Daughters of the American Revolution This may be a long shot, but if you happen to be a chapter of the Daughters of the American Revolution, this grant is a great opportunity. “The DAR Historic Preservation Grants provide financial assistance for projects that preserve historic resources, sites, and other history-related projects. Examples include restoration of historic buildings; digitization or preservation of documents/records; preservation of historical items/artifacts; erection of new or rededication/relocation of existing historical markers; cemetery headstone and monument conservation, etc.” Find grant information here.
Paul Bruhn Historic Revitalization Grants Program “The Paul Bruhn Historic Revitalization Grants Program is a new Historic Preservation Fund grant program created in fiscal year 2018 that supports subgrant programs that enable the rehabilitation of historic properties and rehabilitate, protect, and foster economic development of rural communities.” While this grant program is not accepting applications at the moment, it may be a good one to keep an eye on in the future. Find grant information here.
Jeffris Family Foundation “The Jeffris Family Foundation assists the development of historic sites for non-profit organizations in small towns and cities in the eight states of the Midwest: Wisconsin, Minnesota, Iowa, Missouri, Illinois, Indiana, Ohio, and Michigan.” More information about eligibility and grant application deadlines can be found here.
This is not a comprehensive list, but hopefully, it’s helpful as a starting point for researching opportunities for your organization and historic asset. Any questions? Shoot us an email at firstname.lastname@example.org (or our colleagues at email@example.com).
The bane of archives, libraries, and paper-based collections everywhere: the silverfish!
In previous installations of Fun Facts About Museum Pests, I discussed carpet beetles and clothes moths, two common museum pests with similar life cycles (their larval forms cause the most damage to collections) and food preferences (proteins). Silverfish are completely different: they don’t have a larval stage. Instead, their young predecessors are called “nymphs” and they just look like smaller, translucent versions of adult silverfish. And rather than proteins, they like to munch on starches.
Silverfish are a wingless insect that can be up to 10-15 mm in length. Their bodies are easily recognizable as they are “carrot-shaped” and covered in silver or gray scales, with long antennae and three long tail-like bristles.
Adult gray silverfish (Ctenolepisma longicaudata); Pest and Diseases Image Library, Bugwood.org
Damage to cardboard by small blue silverfish (Lepisma saccharina); Clemson University - USDA Cooperative Extension Slide Series, Bugwood.org
Silverfish are omnivorous and will eat both cellulose and protein materials. They are especially fond of the sizing of paper, and the glue and paste in book bindings. They are known to enjoy eating wallpaper, and the glue holding it to the wall. They will eat any material that has been treated with starch, gelatin, or organic dyes, including textiles like silk and cotton. They also eat microscopic mold on the surface of items.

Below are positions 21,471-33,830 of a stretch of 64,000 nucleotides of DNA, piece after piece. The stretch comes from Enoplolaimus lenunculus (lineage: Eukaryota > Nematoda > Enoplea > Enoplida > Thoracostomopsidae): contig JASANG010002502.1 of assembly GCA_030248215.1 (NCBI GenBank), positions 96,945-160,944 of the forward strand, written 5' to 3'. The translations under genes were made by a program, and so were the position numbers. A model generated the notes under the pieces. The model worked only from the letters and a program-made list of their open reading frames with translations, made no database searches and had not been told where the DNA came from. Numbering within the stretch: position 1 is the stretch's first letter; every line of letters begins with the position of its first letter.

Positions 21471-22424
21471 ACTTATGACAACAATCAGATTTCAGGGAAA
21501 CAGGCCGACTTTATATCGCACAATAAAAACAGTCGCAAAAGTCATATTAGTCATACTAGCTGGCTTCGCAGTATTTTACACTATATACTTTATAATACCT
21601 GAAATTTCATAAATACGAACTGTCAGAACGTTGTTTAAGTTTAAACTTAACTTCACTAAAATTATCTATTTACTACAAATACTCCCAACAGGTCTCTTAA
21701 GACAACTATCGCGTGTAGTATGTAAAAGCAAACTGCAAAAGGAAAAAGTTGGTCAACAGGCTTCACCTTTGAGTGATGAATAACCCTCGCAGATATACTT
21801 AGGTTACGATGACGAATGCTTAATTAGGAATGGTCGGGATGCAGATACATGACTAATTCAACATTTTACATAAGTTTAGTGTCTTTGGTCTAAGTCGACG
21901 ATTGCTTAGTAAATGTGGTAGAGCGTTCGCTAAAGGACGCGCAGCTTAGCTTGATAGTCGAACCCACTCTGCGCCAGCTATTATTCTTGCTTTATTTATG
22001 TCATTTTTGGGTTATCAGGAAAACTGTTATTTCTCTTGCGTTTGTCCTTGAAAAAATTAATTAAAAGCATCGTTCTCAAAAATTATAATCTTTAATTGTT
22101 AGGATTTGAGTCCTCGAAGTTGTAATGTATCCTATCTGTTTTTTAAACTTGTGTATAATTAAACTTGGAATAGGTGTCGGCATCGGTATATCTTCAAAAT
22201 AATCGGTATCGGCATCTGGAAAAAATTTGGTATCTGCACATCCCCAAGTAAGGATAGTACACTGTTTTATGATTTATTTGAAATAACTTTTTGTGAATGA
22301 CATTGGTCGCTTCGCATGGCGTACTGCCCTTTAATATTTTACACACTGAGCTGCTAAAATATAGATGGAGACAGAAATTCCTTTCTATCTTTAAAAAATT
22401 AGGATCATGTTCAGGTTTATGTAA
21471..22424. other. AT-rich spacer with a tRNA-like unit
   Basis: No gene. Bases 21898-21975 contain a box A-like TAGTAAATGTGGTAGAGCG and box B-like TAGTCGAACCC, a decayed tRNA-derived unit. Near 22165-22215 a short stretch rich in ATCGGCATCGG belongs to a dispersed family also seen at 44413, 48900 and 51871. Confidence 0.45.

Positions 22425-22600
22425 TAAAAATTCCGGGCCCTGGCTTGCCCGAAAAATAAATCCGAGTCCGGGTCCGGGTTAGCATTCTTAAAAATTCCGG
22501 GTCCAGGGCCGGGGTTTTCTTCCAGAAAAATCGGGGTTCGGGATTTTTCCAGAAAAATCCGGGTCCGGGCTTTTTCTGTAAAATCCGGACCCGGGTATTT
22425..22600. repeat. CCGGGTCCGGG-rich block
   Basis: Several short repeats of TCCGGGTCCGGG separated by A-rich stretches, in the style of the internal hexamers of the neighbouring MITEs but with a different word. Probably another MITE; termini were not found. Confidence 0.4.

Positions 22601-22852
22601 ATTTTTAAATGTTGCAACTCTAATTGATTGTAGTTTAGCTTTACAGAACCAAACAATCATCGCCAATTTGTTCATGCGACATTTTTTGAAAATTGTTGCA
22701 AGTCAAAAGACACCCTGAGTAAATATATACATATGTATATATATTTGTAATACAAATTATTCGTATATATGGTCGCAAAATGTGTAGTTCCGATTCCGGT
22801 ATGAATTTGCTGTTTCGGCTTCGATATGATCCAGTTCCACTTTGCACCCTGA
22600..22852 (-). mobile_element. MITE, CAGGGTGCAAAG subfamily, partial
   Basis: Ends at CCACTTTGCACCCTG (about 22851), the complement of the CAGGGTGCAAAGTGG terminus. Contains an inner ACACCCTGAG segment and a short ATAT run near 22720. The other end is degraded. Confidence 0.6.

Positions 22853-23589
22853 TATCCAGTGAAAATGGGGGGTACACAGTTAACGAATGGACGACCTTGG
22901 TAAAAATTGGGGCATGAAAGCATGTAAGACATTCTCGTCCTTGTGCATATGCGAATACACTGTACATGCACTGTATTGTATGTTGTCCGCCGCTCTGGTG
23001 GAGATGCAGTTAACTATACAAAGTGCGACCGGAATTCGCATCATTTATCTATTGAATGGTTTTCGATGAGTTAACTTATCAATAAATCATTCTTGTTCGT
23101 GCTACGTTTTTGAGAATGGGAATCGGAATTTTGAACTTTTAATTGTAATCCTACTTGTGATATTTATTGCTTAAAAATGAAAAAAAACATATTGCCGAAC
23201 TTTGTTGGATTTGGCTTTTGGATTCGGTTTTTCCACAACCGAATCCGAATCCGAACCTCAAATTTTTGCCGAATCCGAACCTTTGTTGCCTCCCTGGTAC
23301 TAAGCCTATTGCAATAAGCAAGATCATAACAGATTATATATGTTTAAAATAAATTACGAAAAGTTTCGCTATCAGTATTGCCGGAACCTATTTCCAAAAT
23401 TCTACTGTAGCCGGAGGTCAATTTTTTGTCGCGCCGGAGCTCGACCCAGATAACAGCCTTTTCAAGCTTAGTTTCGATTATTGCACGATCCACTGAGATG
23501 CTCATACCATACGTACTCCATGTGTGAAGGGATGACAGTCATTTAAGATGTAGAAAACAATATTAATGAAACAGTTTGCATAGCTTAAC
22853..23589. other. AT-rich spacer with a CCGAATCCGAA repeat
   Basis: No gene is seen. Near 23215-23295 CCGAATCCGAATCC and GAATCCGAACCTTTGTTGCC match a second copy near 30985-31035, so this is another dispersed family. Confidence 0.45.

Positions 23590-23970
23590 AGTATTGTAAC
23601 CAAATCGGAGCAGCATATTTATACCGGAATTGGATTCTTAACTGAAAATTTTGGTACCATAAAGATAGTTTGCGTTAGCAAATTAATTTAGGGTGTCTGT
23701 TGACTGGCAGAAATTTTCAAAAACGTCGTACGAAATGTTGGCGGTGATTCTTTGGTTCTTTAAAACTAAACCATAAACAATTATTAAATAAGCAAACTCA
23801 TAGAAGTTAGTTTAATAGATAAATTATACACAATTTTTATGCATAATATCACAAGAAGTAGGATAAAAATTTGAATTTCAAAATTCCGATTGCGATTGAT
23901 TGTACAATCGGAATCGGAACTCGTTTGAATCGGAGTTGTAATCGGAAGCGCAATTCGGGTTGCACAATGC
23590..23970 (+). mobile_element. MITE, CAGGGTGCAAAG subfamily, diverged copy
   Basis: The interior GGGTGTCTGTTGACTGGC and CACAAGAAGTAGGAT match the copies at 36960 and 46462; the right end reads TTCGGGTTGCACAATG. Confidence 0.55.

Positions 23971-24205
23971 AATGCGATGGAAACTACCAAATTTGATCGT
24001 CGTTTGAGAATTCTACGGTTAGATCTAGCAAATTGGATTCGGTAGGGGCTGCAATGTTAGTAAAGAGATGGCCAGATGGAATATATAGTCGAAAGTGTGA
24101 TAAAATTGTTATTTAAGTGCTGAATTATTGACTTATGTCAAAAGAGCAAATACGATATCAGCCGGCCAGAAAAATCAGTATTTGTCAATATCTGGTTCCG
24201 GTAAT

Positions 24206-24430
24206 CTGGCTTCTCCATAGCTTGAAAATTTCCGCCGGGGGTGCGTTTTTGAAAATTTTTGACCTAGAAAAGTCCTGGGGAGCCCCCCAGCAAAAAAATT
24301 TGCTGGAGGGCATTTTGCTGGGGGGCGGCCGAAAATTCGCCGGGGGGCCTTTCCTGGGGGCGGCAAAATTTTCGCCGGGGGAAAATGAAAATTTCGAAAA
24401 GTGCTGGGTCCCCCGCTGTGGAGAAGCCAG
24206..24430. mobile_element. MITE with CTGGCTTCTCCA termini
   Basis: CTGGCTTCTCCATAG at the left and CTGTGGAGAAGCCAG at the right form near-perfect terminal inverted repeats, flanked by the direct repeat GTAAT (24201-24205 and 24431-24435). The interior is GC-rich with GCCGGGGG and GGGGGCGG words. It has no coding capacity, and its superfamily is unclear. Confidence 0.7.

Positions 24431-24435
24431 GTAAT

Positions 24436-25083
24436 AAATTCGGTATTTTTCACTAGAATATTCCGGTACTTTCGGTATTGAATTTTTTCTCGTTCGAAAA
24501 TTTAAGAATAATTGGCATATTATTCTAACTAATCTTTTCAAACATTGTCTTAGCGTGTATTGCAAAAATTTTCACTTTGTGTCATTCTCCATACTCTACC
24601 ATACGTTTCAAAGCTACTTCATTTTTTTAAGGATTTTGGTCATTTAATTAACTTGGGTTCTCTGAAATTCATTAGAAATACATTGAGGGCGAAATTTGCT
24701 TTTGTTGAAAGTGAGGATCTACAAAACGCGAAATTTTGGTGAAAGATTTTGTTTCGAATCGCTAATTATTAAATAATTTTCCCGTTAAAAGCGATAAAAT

Silverfish have weak mandibles and feed on materials by scraping at the surface. This causes damage that appears as irregular thin patches on the surface, occasionally breaking all the way through to leave oddly-shaped holes with ragged edges. They will sometimes eat away preferentially at organic dyes, leaving an interesting trail of damage on labels, prints, or wallpaper, with some colors eaten first.
Silverfish thrive in cool, damp, dark environments. Finding silverfish is a strong indicator that you have moisture problems - they’re most likely to be found in attics, basements, bathrooms, and kitchens. Where there are silverfish, often there is also mold.
You’re unlikely to see silverfish scampering across the floor. They prefer to lurk in cracks and crevices and behind walls. They’re nocturnal, and hide during the day or when the lights are on. If you come across silverfish at random in daylight, it means you could have a big infestation somewhere in your building.
Silverfish live as long as three years and will molt up to 50 times. They can live for nearly a year without feeding! Eggs will hatch after about a month, and the young spend about 3 months as nymphs before becoming adults. They multiply quickly!
Use sticky traps to monitor for a silverfish infestation. They can help you locate where the pests are entering an area, and help you keep track of the success of your preventative measures. You can also identify an infestation by looking for small dark frass, yellow stains, scales and the telltale signs of damage on paper.
Because silverfish like the damp, the best way to rid yourself of a silverfish problem is to dry out your environment. If you can’t eliminate moisture, move your collections into a drier space to protect them. Keeping the room at a temperature below 60 degrees will also help slow silverfish down.
You can make it more difficult for silverfish to access collections items by keeping everything up off the floor on shelving, and by controlling food sources by removing cardboard boxes and paper products that are not part of the collection.
Use freezing treatment to kill silverfish and their eggs on artifacts. It can be difficult to completely eliminate a silverfish infestation. If monitoring indicates that you still have an issue despite taking preventative measures in your environment, you should work with a conservator and a pest management expert. Never put pesticides directly on your collection.
Silverfish in his Christmas best. Art by James Hales, photo by Megan Narvey.
I’ve been somewhat fond of silverfish ever since one of my grad school professors drew a picture of one in its “Christmas best” during a lesson. It's just so dapper!
Learn more about silverfish at these links:
Museum Pests: Silverfish (PDF)